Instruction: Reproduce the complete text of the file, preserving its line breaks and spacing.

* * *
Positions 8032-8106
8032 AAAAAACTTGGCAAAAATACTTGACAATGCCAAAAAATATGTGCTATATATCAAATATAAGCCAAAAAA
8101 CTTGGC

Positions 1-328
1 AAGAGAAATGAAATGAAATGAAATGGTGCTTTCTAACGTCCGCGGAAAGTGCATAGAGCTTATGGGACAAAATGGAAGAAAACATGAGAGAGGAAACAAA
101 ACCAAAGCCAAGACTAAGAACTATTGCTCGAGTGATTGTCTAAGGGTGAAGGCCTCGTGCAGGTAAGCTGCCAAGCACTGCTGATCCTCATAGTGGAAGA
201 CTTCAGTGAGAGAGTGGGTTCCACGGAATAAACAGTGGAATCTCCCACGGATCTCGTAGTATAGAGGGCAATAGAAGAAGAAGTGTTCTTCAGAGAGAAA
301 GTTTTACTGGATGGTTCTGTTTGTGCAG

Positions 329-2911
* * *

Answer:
Positions 8032-8106
8032 AAAAAACTTGGCAAAAATACTTGACAATGCCAAAAAATATGTGCTATATATCAAATATAAGCCAAAAAA
8101 CTTGGC

Positions 1-328
1 AAGAGAAATGAAATGAAATGAAATGGTGCTTTCTAACGTCCGCGGAAAGTGCATAGAGCTTATGGGACAAAATGGAAGAAAACATGAGAGAGGAAACAAA
101 ACCAAAGCCAAGACTAAGAACTATTGCTCGAGTGATTGTCTAAGGGTGAAGGCCTCGTGCAGGTAAGCTGCCAAGCACTGCTGATCCTCATAGTGGAAGA
201 CTTCAGTGAGAGAGTGGGTTCCACGGAATAAACAGTGGAATCTCCCACGGATCTCGTAGTATAGAGGGCAATAGAAGAAGAAGTGTTCTTCAGAGAGAAA
301 GTTTTACTGGATGGTTCTGTTTGTGCAG

Positions 329-2911